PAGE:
In 1994, then Secretary of Labor, Robert Reich, personally served Dayton Tire (Dayton) with a citation alleging over one hundred willful violations of the Occupational Safety and Health Act (OSH Act). Dayton contested the citation, and by 1997, an appeal was before the Occupational Safety and Health Review Commission (OSHRC). The appeal then sat there, with the OSHRC, fully briefed and untouched, for over twelve years, until the Commission issued an order in 2010 affirming nearly all of the violations and assessing a $1.975 million penalty! The Circuit Court of Appeals has now reversed the OSHRC and found that the OSHRC lacked substantial supporting evidence for finding that the violations were willful. Dayton Tire v. Sec’y of Labor, No. 10-1362 (D.C. Cir., March 6, 2012).
In 1993 a Dayton employee died from injuries sustained when a machine activated unexpectedly. The incident prompted OSHA to send an inspector to the plant to assess Dayton’s lock-out/tag-out (LOTO) compliance. Based on that inspection, OSHA cited Dayton alleging 107 willful LOTO violations and proposing a penalty of about $7.5 million. Of the 107 cited violations, 98 were for failing to train individual Dayton employees to the “authorized” level. The remaining nine violations were for failing to develop adequate safety procedures for particular machines, failing to utilize LOTO procedures, failing to provide necessary locks and tags to authorized employees, and failing to conduct periodic inspections.
After a hearing before an OSHRC administrative law judge (ALJ), which included testimony from ninety witnesses over thirty-one days of trial, the ALJ issued a decision in 1997 that affirmed each violation that had not been withdrawn by OSHA. Additionally, even though the ALJ found that Dayton’s “actions were consistent with a good faith belief and effort to comply with the LOTO standard throughout the Oklahoma City plant,” he characterized thirty-seven of the violations as willful because “Dayton knew its corporate parent, Bridgestone, had previously been cited under the LOTO standard for similar violations.” Dayton Tire, 1997 WL 152083 (No. 94-1374, 1997). The ALJ assessed a total penalty of $518,000.
From 1997 until 2010 the case sat fully briefed before the OSHRC. Then in 2010 two members of the Commission not only upheld the citations, but overturned the ALJ and found all of the violations as willful. Not surprisingly, Dayton appealed.
First, the Circuit Court found that while it took the Commission more than twelve years to rule on the case, Dayton was not entitled to dismissal based on the OSHRC’s failure to adjudicate the case. “Although we are empowered to set aside the Commission’s order on the basis of delay, we decline to do so here. Yes, in the words of the Secretary herself, the Commission’s twelve-year delay was ‘excessive and deplorable.’ But as Dayton admits—and its cited cases demonstrate—delay alone is not enough; it is the ‘consequence[s] of the Commission’s delay’ that dictate whether corrective action is needed. And in this instance, the consequences of the Commission’s delay do not justify setting aside its chosen penalty.” The Court noted that “[w]hile the deterrent effect of a single penalty is difficult to assess with much precision, we are confident that enforcement of this penalty will have some effect on Bridgestone and employers in general.” Italics in the original. The Court concluded, though, that “[o]ur willingness to enforce the Commission’s penalty should not be mistaken for approval of its ‘deplorable’ conduct.”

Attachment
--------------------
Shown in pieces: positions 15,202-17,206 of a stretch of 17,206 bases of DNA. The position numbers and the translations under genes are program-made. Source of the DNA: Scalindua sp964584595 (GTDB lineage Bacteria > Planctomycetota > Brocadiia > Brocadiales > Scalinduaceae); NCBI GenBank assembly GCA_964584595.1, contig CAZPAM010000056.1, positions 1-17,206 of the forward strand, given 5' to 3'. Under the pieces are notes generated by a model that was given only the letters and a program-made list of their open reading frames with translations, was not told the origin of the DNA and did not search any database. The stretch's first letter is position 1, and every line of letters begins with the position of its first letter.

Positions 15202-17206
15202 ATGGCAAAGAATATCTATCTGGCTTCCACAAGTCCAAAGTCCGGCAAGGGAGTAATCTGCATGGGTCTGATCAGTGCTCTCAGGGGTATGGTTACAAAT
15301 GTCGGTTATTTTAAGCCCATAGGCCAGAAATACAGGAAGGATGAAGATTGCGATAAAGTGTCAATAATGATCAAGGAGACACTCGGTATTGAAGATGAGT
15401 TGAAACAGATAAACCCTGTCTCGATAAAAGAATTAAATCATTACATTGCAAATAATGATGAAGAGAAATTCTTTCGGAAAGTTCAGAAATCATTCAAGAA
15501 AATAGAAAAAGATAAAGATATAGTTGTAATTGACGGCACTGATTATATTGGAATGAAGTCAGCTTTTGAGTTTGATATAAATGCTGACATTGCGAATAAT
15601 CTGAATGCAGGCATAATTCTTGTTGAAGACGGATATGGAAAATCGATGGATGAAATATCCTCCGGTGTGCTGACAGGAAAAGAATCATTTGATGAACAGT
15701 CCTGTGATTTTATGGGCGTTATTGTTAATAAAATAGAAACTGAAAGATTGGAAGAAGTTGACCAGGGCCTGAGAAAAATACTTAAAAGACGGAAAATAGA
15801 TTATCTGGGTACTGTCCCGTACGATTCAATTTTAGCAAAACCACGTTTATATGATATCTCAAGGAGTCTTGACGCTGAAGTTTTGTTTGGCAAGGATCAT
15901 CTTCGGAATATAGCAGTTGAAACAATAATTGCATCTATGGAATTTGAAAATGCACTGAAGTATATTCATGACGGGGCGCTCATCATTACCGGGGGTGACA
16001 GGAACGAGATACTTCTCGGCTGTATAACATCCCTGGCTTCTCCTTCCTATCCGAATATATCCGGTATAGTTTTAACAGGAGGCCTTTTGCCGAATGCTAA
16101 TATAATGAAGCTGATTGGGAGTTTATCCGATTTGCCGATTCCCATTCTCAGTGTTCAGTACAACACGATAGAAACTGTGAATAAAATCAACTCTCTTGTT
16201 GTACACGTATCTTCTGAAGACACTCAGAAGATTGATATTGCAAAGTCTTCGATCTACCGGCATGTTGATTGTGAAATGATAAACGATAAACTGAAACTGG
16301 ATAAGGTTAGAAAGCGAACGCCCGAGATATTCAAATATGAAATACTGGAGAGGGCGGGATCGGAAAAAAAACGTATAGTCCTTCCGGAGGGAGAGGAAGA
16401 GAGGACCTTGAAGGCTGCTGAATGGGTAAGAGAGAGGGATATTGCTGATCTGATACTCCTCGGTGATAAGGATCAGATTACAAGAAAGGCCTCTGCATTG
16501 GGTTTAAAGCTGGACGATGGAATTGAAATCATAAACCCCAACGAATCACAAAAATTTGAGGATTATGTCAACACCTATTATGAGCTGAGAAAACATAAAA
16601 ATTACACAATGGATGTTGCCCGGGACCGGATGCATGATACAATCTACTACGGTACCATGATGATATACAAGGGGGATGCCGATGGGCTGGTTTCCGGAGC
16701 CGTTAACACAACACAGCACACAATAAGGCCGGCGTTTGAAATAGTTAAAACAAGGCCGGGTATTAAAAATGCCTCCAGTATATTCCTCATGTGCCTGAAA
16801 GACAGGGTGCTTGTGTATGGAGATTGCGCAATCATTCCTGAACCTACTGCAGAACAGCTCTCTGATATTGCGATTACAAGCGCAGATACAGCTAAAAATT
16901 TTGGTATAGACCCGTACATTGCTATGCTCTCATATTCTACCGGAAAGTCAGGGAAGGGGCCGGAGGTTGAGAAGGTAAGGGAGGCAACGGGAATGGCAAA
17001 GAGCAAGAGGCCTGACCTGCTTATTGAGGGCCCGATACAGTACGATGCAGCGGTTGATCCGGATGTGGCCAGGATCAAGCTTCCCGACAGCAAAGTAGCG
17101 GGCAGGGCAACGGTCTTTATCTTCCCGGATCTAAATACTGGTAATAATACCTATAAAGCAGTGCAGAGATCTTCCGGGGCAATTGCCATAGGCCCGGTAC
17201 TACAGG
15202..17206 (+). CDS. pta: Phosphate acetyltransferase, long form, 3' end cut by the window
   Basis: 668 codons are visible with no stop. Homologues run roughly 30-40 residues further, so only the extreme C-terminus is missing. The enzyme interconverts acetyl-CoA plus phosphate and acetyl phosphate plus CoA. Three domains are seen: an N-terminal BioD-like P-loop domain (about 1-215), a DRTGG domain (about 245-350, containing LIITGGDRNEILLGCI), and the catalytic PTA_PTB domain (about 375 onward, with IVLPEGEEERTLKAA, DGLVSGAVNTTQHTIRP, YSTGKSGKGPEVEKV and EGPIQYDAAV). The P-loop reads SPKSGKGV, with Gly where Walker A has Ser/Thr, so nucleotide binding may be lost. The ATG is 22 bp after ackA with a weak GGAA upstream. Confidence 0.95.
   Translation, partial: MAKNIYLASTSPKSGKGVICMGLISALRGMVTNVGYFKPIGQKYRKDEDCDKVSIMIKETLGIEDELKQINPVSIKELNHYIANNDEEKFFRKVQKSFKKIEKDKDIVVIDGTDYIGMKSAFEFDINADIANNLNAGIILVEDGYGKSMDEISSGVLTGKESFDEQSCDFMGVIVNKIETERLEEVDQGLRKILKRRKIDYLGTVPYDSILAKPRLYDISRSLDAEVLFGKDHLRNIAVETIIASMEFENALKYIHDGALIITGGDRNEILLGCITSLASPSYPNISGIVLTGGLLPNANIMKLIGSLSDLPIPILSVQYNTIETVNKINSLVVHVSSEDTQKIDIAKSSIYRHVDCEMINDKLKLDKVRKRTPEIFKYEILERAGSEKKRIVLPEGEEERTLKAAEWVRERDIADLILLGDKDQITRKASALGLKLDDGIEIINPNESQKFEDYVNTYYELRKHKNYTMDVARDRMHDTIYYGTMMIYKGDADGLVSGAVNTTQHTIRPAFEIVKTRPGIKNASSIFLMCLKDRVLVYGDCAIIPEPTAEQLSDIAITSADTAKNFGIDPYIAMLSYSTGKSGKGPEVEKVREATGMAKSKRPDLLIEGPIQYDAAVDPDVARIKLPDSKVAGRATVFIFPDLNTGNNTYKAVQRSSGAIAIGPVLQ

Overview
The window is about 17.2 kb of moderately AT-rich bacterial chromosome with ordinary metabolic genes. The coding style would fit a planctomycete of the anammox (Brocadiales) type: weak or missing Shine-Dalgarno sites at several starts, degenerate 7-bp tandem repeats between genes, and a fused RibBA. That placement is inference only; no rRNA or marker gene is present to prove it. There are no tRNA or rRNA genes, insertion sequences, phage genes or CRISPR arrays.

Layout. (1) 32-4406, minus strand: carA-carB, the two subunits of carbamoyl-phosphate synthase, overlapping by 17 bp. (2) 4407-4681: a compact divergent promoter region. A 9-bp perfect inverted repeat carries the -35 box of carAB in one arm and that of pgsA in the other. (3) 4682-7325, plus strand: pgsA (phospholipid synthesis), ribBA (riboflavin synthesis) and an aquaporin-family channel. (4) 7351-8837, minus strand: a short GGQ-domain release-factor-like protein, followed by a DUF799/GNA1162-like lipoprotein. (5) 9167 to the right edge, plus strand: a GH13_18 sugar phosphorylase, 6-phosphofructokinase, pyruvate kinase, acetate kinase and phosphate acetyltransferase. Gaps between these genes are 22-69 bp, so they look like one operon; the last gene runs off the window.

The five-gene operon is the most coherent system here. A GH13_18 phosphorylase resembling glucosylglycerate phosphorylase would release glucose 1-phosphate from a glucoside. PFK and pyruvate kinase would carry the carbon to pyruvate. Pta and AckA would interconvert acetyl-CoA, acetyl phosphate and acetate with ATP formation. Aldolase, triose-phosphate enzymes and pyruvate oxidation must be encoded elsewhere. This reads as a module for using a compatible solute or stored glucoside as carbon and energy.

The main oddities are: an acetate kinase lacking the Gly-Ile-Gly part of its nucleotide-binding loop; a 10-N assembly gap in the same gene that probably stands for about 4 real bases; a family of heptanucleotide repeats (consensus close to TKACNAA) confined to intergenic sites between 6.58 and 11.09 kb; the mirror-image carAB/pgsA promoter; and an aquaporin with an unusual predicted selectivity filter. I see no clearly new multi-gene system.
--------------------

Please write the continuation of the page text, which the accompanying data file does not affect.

The OSHRC in its 2010 decision found sufficient evidence to conclude that Dayton had willfully violated the OSH Act as a matter of corporate policy. The linchpin of the OSHRC willfulness determination was its finding that Dayton’s safety manager either knew Dayton was non-compliant or was unwilling to investigate for fear of uncovering Dayton’s non-compliance. The Court found that this position was based more on speculation than evidence. Accordingly, the OSHRC’s willfulness characterization did not withstand review. The Court found the evidence in the record proved “negligence at most.” Specifically, the Court noted that each time an issue was raised about Dayton’s compliance with the LOTO standard, the safety manager took some action. While the safety manager’s effort and analysis may not have been as thorough as the Court would have hoped, the Court stated that it was “not nothing.” The Court explained that establishing the plain indifference necessary to support a willful violation is a high burden. The Court likens the test to a lack of good faith and in rejecting the OSHRC’s decision the Court states:
“Indeed, what the ALJ acknowledged and the Commission dismissed was the possibility of good faith.” The safety manager “made some effort to ensure Dayton’s LOTO compliance, and under these circumstances, some effort is enough to save Dayton from a willfulness determination.” Italics in the original.
The Court concluded that the OSHRC “lacked substantial supporting evidence for its finding that Dayton’s violations were willful. Accordingly, we vacate that portion of the Commission’s order and remand for the Commission to reassess the nature of Dayton’s violations and recalculate the appropriate penalty.”
The Dayton Tire case represents a major victory for employers. The Court has affirmed that OSHA must have substantial evidence to establish a willful violation and an employer’s good faith belief regarding compliance, although mistaken, will negate a finding of willfulness.
At the American Bar Association Committee on Occupational Safety and Health meeting on March 15, 2012, OSHRC chairman, Thomasina Rogers, discussed the timing issues raised by the Decision. Commissioner Rogers stated that the Commission now has procedures in place to prevent long delays in ruling on cases under appeal.